By Kathryn Casey, Island Eye News Staff Reporter
Last week, the City of Isle of Palms was presented with a unique opportunity for a South Carolina municipality. Kathy Kent spoke for a group of concerned citizens to propose to City Council that the Isle of Palms become the first city in the state to ban single use plastic bags. Many other cities across the nation and the world have adopted similar ordinances, banning the use of one time use plastic bags, such as the kind used at the grocery store, retail checkouts and some to-go options at local restaurants.
According to Kent, cities along the Outer Banks and even the entire country of China have adopted laws prohibiting the use of plastic bags.
About 500 billion plastic bags are used yearly across the globe. Kent and other supporters of the Ban the Bag IOP Movement believe that cutting down on the use of plastic bags can help save the environment from further pollution.
“These bags, when littered into the ocean, look like jellyfish to sea turtles and they eat them,” Rini Kosmo, a member of the group, said in an email to Island Eye. “This is not a war against all plastic, as all of us use plenty of it in our lives every day. It does target the small translucent bags that stores often use because those bags, when littered into the water, often look like the jellyfish upon which many sea turtles, and fish, feed.”
To date, the Ban the Bag Movement has faced some opposition, with residents taking to social media to tell their councilmembers that they feel a ban is unfair. Kent believes that the opposition shown is actually in response to misunderstandings about the ordinance she has proposed the city consider. Some residents believe that they would be fined for using plastic bags under this ordinance, which is not so. This ordinance would only ban point-of-sale, one-time use plastic bags.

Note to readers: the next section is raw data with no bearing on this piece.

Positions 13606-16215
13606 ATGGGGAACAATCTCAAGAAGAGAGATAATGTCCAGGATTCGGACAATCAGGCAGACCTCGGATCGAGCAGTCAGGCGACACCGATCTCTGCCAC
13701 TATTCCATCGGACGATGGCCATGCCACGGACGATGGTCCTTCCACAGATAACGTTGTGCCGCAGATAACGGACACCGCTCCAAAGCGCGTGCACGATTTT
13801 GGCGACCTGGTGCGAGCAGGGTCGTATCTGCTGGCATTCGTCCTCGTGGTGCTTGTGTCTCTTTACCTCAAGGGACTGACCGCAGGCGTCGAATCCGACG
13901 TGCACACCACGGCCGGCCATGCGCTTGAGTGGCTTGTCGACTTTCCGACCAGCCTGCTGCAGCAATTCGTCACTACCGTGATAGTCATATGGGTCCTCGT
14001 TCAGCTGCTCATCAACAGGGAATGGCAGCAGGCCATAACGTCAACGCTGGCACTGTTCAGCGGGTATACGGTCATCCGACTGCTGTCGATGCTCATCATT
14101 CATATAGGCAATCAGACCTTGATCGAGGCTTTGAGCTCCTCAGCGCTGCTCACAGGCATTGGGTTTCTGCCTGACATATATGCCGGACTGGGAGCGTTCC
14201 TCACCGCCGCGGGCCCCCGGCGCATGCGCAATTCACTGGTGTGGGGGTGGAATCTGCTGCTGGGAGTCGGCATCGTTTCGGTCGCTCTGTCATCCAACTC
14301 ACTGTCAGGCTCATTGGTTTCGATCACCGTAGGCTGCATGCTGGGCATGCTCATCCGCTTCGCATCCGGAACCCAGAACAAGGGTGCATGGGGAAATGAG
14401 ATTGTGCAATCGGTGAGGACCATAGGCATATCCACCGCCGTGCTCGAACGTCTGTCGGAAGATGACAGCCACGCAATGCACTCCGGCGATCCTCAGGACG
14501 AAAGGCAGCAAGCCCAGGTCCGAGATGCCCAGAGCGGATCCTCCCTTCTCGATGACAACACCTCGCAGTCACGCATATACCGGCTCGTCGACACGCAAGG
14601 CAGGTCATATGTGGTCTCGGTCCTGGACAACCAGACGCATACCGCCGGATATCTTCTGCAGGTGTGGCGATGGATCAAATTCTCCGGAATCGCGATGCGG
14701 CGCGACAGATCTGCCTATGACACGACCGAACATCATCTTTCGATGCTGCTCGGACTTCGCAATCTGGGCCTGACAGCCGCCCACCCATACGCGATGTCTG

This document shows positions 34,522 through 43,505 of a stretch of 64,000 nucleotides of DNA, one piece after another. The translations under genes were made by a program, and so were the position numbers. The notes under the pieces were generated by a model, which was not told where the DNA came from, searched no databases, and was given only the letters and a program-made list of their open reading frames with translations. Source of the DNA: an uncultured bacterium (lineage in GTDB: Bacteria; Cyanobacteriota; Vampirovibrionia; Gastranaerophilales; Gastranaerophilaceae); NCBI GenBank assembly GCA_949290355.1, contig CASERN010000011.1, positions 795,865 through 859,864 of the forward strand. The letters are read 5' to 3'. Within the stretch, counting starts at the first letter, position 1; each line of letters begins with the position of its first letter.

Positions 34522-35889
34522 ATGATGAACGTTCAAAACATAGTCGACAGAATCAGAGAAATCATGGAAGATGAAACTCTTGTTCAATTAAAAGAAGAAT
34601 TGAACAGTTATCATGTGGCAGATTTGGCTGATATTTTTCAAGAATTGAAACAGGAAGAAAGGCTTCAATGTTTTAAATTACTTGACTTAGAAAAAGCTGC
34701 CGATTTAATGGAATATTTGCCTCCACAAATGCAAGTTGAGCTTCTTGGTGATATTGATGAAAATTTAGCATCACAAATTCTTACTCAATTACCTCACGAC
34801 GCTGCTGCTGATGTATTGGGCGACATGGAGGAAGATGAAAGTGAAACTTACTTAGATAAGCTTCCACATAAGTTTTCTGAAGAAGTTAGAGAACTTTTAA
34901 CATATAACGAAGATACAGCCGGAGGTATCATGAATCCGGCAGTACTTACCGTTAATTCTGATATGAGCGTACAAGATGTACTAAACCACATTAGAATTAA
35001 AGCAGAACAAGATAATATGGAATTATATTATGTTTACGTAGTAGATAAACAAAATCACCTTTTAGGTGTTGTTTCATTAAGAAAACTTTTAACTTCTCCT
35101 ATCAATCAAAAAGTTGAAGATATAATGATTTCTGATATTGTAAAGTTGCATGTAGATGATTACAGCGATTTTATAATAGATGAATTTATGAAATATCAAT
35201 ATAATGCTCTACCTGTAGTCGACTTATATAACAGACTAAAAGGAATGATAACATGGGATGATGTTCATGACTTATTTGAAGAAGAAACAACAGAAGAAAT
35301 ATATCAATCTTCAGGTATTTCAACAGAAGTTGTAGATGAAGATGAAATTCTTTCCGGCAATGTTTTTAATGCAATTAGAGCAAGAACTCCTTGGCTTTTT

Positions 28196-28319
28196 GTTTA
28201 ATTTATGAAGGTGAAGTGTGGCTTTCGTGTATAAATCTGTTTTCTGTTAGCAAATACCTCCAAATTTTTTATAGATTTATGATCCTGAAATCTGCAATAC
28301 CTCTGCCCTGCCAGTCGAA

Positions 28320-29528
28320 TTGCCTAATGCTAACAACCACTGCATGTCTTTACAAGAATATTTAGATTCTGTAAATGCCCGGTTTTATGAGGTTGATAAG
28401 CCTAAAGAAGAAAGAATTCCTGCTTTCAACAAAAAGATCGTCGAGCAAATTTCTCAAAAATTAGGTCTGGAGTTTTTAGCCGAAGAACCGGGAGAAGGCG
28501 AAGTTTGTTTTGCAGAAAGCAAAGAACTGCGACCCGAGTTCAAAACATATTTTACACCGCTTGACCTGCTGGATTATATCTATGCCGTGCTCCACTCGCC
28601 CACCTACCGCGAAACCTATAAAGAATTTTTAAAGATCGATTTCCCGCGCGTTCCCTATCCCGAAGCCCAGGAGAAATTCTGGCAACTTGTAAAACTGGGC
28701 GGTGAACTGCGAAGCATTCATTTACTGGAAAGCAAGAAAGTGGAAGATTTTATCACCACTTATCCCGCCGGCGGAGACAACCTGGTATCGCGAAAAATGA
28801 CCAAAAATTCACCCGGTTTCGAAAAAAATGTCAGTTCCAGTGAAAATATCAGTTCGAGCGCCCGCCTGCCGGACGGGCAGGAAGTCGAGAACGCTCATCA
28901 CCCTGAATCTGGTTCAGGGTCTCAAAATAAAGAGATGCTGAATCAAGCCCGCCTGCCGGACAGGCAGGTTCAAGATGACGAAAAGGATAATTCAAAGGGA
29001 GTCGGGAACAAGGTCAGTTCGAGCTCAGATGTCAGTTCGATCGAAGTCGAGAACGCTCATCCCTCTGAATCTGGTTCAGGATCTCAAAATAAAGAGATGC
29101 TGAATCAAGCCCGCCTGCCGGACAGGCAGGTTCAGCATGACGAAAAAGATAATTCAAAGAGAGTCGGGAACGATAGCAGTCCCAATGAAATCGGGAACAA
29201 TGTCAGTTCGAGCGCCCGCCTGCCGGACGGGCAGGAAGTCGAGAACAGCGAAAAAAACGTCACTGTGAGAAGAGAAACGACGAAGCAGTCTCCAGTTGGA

This means that stores like Harris Teeter and Subway would use paper bags instead of the plastic bags. Shoppers would still have access to the plastic bags in the grocery store that are used to hold fresh produce and meats. Island residents would also still be able to use the plastic doggy-waste bags that are provided on the Front Beach. “This is about cutting down on the total amount of bags distributed, not punishing those who have bags,” Kent says.
When City Council first questioned the Ban the Bag group at the council meeting on April 28, they asked whether the businesses would be on board with this. The response was that almost all of those approached had been receptive to the idea. Those who have expressed support include, Bushido, The Dinghy, Coda Del Pesce, Banana Cabana, Sea Biscuit, ThinkBank Inc., Long Island Cafe, Salon Latitude, Nature Adventures, Janis Agency, Isle of Palms Family Dentistry, Dickinson Architects and Island Ice.
“Island Ice Frozen Yogurt fully supports the discontinuation of plastic bag use on Isle of Palms,” the yoghurt shop said on social media last week. “Paper, cloth, and bagless are all viable options. Might be temporarily inconvenient to change over but so worth it for long term well being.”
Nature Adventures has joined in support saying on their Facebook page, “Nature Adventures Kayak, Canoe and Paddleboard Outfitters is in total support of banning the bags! We’ve seen first hand, several injured and dead turtles and birds from them. Please support this community effort.” Harris Teeter, the island’s only grocery store, has not yet made a formal response.
However they donated 3,000 reusable bags to the group and the Harris Teeter store in the Outer Banks has complied with a plastic bag ban there.
Council voted unanimously to have the city attorney draft an ordinance to be presented to council for discussion at its next meeting, May 26 at 6 p.m. The ordinance will require two readings before a final vote and if it passes, businesses will have a six-month transition period to go through any current inventory. This timeline could see plastic bags gone by January 2016.